2. (b) Antidepressants. Four adequate trials of antidepressants. There is little consensus with regards how antidepressants should be divided into different ‘classes’ and how important it is that drugs from different classes are trialed. However, it is recommended that the trials should not all be from the same class of drugs and that at least two trials are using antidepressants that are viewed as being potentially more efficacious in severe depression and/or compared with other antidepressants, for example as listed by BAP guidelines (clomipramine, venlafaxine (≥150[th]mg), escitalopram (20[th]mg), sertraline, amitriptyline or mirtazapine).2 We would also recommend consideration of a traditional MAOI (for example phenelzine), especially for patients with atypical symptoms.

  3. (c) Pharmacological augmentation. At least two adequate trials of an evidence-based augmentation/combination agent given in combination with an antidepressant. Ideally these should both be agents listed as first-line options in BAP guidelines (lithium (ideally with a plasma level of 0.6–1.0[th]mmol/L), quetiapine and aripiprazole).2

  4. (d) ECT. A trial of ECT (at least eight treatments, and ideally bilateral if tolerated).

For all treatments: the requirement for a treatment may be waived if there is a recognised contraindication or the patient has, despite extensive discussions and the provision of information, declined it, or there have been well-documented adverse effects that have limited tolerability. This applies to ECT, psychotherapy and medication.

Given evidence for possible greater efficacy of a structured psychological treatment in combination with medication,25, 26 a period of combined treatment, possibly over a period of 9–15 months, is recommended.


1National Institute for Health and Care Excellence. Depression: The Treatment and Management of Depression in Adults (update). Clinical Guideline 91. NICE, 2009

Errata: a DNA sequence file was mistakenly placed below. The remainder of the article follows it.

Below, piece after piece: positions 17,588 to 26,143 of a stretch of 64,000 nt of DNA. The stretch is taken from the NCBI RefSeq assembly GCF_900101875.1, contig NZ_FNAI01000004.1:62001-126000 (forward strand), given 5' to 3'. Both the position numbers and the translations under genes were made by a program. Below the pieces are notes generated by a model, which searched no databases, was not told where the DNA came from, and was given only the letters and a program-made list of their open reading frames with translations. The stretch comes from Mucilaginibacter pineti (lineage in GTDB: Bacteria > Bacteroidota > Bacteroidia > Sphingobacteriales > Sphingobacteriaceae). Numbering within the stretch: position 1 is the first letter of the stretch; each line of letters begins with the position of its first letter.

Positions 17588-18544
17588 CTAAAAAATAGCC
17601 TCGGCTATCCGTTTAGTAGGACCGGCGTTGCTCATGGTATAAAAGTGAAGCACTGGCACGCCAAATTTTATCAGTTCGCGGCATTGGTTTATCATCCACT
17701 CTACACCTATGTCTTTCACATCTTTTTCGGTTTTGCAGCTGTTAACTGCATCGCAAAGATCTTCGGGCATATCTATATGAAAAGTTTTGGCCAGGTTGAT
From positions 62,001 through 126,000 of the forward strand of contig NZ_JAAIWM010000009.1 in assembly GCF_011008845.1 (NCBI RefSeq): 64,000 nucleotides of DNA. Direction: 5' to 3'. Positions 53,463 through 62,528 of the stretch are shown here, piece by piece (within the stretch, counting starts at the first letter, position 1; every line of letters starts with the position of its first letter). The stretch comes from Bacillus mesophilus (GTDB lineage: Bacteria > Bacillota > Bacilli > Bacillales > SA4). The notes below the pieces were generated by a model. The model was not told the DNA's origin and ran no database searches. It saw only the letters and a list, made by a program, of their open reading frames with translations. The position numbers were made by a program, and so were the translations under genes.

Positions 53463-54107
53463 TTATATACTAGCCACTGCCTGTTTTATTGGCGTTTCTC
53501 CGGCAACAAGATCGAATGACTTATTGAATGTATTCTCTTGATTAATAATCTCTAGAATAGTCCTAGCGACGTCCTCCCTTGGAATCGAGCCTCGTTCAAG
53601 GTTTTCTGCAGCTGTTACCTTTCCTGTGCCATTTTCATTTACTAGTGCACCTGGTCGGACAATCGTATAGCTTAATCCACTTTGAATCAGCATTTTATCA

2Cleare, A, Pariante, CM, Young, AH, Anderson, IM, Christmas, D, Cowen, PJ, et al. Evidence-based guidelines for treating depressive disorders with antidepressants: a revision of the 2008 British Association for Psychopharmacology guidelines. J Psychopharmacol 2015; 29: 459525.
3de Diego-Adelino, J, Portella, MJ, Puigdemont, D, Perez-Egea, R, Alvarez, E, Perez, V. A short duration of untreated illness (DUI) improves response outcomes in first-depressive episodes. J Affect Disord 2010; 120: 221–5.
4Rhebergen, D, Beekman, AT, De, GR, Nolen, WA, Spijker, J, Hoogendijk, WJ et al. Trajectories of recovery of social and physical functioning in major depression, dysthymic disorder and double depression: a 3-year follow-up. J Affect Disord 2010; 124: 148–56.
5Bauer, M, Pretorius, HW, Constant, EL, Earley, WR, Szamosi, J, Brecher, M. Extended-release quetiapine as adjunct to an antidepressant in patients with major depressive disorder: results of a randomized, placebo-controlled, double-blind study. J Clin Psychiatry 2009; 70: 540–9.
6Dunner, DL, Rush, AJ, Russell, JM, Burke, M, Woodard, S, Wingard, P, Allen, J. Prospective, long-term, multicenter study of the naturalistic outcomes of patients with treatment-resistant depression. J Clin Psychiatry 2006; 67: 688–95.
7Dunlop, BW, Kelley, ME, Aponte-Rivera, V, Mletzko-Crowe, T, Kinkead, B, Ritchie, JC, et al. Effects of Patient Preferences on Outcomes in the Predictors of Remission in Depression to Individual and Combined Treatments (PReDICT) Study. Am J Psychiatry 2017; 174: 546–56.
8Gaynes, BN, Warden, D, Trivedi, MH, Wisniewski, SR, Fava, M, Rush, AJ. What did STAR*D teach us? Results from a large-scale, practical, clinical trial for patients with depression. Psychiatr Serv 2009; 60: 1439–45.